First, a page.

CONCLUSION AND ORDER
I have screened plaintiff's complaint and find that it fails to state a cognizable claim against any defendant. Plaintiff may file an amended complaint if he wishes to proceed with this suit. An amended complaint would need to allege what each defendant did and why those actions violated plaintiff's constitutional rights. If plaintiff fails to amend his complaint within thirty days, I will issue findings and recommendations that plaintiff's complaint be dismissed for the reasons stated in this order.
Should plaintiff choose to amend the complaint, the amended complaint should be brief, Fed. R. Civ. P. 8(a), but must state what actions each named defendant took that deprived plaintiff of constitutional or other federal rights. See Iqbal, 556 U.S. at 678; Jones v. Williams, 297 F.3d 930, 934 (9th Cir. 2002). Plaintiff must set forth "sufficient factual matter . . . to 'state a claim to relief that is plausible on its face.'" Iqbal, 556 U.S. at 678 (quoting Twombly, 550 U.S. at 570). Plaintiff must allege that each defendant personally participated in the deprivation of his rights. See Jones, 297 F.3d at 934. Plaintiff should note that a short, concise statement in which the allegations are ordered chronologically will help the court identify his claims. Plaintiff should describe how each defendant wronged him, the circumstances surrounding each of the claimed violations, and any harm he suffered.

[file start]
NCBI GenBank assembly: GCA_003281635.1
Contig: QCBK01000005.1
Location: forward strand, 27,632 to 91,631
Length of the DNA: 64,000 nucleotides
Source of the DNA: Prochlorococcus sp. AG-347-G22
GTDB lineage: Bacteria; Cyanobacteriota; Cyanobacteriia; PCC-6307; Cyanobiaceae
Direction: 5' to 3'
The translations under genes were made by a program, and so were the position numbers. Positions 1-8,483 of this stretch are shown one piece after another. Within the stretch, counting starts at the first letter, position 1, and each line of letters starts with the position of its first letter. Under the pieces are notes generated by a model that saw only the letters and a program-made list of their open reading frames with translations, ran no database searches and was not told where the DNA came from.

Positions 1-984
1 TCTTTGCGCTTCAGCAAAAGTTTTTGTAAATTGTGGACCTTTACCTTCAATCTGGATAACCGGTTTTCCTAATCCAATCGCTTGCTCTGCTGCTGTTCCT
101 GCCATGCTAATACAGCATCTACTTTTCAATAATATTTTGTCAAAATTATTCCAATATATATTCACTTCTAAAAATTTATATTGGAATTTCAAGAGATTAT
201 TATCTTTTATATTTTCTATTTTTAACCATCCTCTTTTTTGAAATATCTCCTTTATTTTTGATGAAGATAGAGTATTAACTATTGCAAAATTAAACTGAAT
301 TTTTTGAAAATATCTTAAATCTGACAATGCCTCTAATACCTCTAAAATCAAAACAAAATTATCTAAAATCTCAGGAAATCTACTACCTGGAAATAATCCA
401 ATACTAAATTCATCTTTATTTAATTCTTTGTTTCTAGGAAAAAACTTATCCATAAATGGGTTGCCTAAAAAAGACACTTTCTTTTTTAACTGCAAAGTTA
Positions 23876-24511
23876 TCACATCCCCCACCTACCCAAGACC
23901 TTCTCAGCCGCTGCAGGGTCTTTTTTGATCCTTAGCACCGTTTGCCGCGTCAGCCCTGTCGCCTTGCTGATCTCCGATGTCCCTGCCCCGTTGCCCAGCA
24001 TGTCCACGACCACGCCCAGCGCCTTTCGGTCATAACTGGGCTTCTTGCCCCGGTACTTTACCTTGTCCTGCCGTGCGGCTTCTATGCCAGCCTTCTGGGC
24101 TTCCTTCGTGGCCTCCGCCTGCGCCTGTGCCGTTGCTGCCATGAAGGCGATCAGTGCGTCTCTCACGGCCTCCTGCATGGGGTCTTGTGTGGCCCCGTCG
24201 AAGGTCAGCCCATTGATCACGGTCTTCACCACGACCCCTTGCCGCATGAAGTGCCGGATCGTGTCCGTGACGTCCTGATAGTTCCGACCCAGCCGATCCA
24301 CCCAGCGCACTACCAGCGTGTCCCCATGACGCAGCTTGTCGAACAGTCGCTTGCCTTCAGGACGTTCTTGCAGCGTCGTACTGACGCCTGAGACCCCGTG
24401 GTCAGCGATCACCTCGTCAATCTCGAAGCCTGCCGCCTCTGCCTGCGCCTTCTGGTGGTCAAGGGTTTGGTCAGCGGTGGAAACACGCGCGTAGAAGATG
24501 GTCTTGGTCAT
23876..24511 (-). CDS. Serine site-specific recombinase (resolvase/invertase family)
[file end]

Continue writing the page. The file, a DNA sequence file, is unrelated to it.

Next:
Plaintiff may not change the nature of this suit by adding new, unrelated claims or new, unrelated defendants in his amended complaint. See Fed. R. Civ. P. 18; George v. Smith, 507 F.3d 605, 607 (7th Cir. 2007) ("Unrelated claims against different defendants belong in different suits . . . ."). --------
If plaintiff decides to file an amended complaint, the amended complaint will supersede the original complaint. See Lacey v. Maricopa County, 693 F. 3d 896, 907 n.1 (9th Cir. 2012) (en banc). This means that the amended complaint must be complete on its face without reference to the prior pleading. See E.D. Cal. Local Rule 220. Once an amended complaint is filed, the original complaint no longer serves any function. Therefore, in an amended complaint, as in an original complaint, plaintiff must assert each claim and allege each defendant's involvement in sufficient detail. The amended complaint should be titled "First Amended Complaint" and refer to the appropriate case number.
1. Within thirty days from the service of this order, plaintiff must file a First Amended Complaint.
2. Failure to comply with this order will result in the dismissal of this action.
3. The clerk's office is directed to send plaintiff a complaint form. IT IS SO ORDERED. Dated: November 27, 2019
UNITED STATES MAGISTRATE JUDGE